Building on women’s work on temperance, the Prohibition Party included women at their conventions. While the Farmer’s Alliance in the West and South involved women in its activities, the Populist Party that emerged from it created fewer roles for women. Still, some of the party’s most prominent speakers and writers—most famously Mary Elizabeth Lease—were women.
In the first decade and a half of the 20th century, the women’s suffrage campaign gained momentum. Women’s participation in war work during World War I provided the occasion for President Woodrow Wilson’s support for the 19th Amendment. Women would be able to vote in the 1920 election.
In preparation, the major parties enhanced their women’s divisions, and soon women became an essential piece of the party workforce. The fear, or hope, that women voters were ready to punish legislators who were inattentive to their issues encouraged Congress to pass the Sheppard-Towner Act.
Women’s suffrage otherwise produced neither the upending of the social order nor a wave of new legislation. Gender norms proved stubborn. Filling the slot of a late husband was a woman’s most reliable path to elected office. Jury service seemed too challenging to women’s delicate sensibilities. Even some firsts fit within gender stereotypes: the first women cabinet secretaries administered agencies connected with social welfare.
The decisive break came in the 1970s. A new feminist movement made antique the assumptions that slotted political women into gender-suitable positions. A wider pipeline moved women with JDs as well as political experience into office: the first-ever non-widowed governors and a crop of new House members. Feminists such as Shirley Chisholm, Patsy Mink, and Belle Abzug built on the work of Martha Griffith and Edith Green, long-serving representatives who had advanced women’s equality.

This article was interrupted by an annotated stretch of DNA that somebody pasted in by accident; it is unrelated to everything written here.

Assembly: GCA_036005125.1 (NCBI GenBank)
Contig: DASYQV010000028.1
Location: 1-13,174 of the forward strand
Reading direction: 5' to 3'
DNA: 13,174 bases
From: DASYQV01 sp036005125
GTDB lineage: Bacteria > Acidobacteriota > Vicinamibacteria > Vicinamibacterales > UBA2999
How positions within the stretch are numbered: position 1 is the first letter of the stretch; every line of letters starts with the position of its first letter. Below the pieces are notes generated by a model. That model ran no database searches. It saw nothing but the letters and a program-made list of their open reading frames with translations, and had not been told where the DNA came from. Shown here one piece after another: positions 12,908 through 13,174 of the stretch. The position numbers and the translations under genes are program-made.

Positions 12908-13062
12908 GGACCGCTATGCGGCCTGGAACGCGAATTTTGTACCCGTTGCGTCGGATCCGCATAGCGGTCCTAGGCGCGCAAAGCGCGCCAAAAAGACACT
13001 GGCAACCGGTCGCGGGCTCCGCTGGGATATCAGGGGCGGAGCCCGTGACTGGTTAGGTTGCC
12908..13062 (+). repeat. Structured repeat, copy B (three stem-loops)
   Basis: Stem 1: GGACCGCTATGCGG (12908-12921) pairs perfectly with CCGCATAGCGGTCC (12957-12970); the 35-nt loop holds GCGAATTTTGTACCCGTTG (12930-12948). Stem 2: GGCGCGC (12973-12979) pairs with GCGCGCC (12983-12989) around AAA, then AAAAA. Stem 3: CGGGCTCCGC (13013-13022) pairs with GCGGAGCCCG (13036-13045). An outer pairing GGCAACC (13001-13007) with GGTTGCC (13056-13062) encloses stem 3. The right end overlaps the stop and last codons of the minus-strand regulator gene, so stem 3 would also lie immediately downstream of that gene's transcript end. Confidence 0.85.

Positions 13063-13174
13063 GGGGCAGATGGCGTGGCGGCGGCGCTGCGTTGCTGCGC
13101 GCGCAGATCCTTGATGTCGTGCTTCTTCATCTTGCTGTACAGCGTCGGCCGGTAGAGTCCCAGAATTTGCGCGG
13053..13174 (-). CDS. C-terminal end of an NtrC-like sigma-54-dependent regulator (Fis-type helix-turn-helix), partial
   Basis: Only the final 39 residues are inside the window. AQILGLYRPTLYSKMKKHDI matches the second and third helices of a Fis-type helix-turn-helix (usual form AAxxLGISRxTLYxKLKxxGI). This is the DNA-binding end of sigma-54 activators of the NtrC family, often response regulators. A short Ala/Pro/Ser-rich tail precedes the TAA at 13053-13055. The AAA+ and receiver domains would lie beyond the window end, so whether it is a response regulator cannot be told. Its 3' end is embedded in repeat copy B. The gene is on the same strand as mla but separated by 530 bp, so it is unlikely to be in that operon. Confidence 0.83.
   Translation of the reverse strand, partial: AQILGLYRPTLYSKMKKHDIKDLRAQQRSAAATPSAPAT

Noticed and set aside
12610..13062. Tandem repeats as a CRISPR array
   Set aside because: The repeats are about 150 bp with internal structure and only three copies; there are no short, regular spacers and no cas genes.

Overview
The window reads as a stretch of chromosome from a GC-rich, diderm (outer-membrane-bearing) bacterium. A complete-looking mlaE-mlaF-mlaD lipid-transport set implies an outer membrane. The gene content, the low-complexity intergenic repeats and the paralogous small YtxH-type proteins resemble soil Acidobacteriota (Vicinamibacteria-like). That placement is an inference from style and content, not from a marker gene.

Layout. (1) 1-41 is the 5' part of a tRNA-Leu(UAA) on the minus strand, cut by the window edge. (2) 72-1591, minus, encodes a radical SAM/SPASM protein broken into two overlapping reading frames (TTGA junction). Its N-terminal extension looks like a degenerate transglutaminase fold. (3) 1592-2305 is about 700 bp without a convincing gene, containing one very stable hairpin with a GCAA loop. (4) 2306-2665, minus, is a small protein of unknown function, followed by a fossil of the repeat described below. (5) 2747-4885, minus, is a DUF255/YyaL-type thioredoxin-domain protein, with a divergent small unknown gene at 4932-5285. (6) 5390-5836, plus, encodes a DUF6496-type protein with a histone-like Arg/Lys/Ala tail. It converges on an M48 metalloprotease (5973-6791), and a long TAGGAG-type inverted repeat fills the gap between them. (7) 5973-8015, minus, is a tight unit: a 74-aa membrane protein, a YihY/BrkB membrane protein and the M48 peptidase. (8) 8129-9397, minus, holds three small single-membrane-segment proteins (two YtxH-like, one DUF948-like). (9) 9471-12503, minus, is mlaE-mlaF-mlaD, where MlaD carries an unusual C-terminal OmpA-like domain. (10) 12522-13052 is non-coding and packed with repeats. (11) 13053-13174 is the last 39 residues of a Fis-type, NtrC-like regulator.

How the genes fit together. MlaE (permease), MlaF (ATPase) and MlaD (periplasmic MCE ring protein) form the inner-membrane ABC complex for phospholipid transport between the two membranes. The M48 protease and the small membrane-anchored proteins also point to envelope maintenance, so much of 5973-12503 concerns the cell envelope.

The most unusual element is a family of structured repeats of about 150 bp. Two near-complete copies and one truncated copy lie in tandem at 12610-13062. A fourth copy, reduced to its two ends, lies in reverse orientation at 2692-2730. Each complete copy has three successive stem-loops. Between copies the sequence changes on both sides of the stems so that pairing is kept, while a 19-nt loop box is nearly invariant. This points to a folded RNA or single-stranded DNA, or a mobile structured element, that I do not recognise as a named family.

A woman nominee of a major party would have been remarkable into the 1980s. The revived feminist movement was fresh, as were the gains it had promoted. But two things had become clear by the 1990s: women were acceptable presidential candidates, and party and ideology mattered more than gender.Since the 1950s, a majority of Americans have claimed they could support a female presidential candidate. More recently, that number has moved closer to 90 percent. Women mayors and governors are unremarkable, a trend that’s been true for the Senate and cabinet, too. Since Margaret Chase Smith ran for the Republican nomination in 1964, lower-tier candidates for major party nominations have not been rare.
Clinton—like Sarah Palin, the Republican vice-presidential nominee in 2008—dealt with sexist attacks and gained some benefit from appeals to gender. Yet partisanship shapes both the attacks and appeals. Vanishingly few conservative or Republican women are likely to vote for Clinton out of solidarity, just as Palin’s spot on the ticket failed to narrow the pro-Democratic gender gap.
And that means women in politics have fully arrived.Paula Baker is an associate professor of history at The Ohio State University.